Signals in operating systems

Signals in operating systems

Signal is kind of a message sent from kernel or process to one or more processes to notify some event occurrence. Every signal has associated number with it.
Kernel generates signals in cases like encountering illegal instruction or file size limit exceeded or I/O is ready.  Example of process sending signal to another process are a child process sending signal to parent to indicate completion of execution.
A process will receive a signal when it is running in user mode. If the receiving process is running in kernel mode, the execution of the signal will start only after the process returns to user mode.
When a signal is received by a process :
1. Process can ignore the signal altogether and it does nothing.
2. Process can accept the signal and appropriate signal handler is executed.
Signal handler can be a default handler or it can be user-defined. When a user-defined handler is used for disposition of a signal, signal is said to be caught.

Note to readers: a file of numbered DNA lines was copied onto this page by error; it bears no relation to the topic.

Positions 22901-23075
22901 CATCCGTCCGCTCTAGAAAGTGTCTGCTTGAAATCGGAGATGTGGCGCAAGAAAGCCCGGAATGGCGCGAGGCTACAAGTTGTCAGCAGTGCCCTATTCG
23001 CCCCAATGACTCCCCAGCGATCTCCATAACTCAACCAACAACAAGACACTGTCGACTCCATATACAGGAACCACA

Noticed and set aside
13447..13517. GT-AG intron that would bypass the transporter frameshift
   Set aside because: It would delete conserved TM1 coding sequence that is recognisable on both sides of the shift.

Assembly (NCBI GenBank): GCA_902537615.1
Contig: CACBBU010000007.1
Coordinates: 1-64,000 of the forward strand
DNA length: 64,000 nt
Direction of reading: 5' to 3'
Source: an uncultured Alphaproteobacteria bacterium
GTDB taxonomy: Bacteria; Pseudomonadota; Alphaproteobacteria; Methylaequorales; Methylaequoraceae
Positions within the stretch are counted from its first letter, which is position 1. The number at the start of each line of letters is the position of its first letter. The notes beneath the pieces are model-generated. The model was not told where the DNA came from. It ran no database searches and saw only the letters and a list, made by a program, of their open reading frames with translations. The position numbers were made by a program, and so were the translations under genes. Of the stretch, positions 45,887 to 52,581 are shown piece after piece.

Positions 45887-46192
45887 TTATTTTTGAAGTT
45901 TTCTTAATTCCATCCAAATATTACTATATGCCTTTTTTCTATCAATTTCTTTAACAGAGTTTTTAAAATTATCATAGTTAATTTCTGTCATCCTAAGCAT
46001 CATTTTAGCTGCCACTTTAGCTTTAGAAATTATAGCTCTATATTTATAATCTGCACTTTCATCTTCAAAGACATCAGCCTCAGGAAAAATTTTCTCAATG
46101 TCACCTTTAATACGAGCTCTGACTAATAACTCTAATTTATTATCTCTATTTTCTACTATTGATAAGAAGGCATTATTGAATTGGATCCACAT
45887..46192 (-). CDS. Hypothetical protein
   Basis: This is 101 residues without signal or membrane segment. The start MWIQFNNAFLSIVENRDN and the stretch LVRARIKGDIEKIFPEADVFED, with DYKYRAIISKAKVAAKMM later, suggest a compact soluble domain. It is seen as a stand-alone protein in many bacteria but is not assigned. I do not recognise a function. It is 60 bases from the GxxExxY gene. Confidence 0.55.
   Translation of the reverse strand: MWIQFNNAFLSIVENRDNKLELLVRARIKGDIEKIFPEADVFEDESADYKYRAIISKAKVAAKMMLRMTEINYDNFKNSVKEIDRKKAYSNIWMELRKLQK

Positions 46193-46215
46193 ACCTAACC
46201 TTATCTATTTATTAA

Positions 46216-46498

Note that SIGSTOP and SIGKILL can not be caught or ignore. They will always have default action.
When a signal is accepted, process immediately stops current execution and services the signal.
Once the signal handler is completed, process is resumed again. 0-31 is reserved range for standard signals while range 32 to 64 is used by real time signals. To show all the signals which are predefined in a system use command kill -l

Signals and their meaning

This information is taken form man page of signal(7)

Changing the signal handler

signal() function provides the basic functionality for defining signal action for a particular signal. It has two parameters, first is signal number and second is handler we want to have for that signal
sighandler_t signal (int signum, sighandler_t action)

Action can be SIG_IGN or SIG_DFL for ignoring the signal or using default action for signal.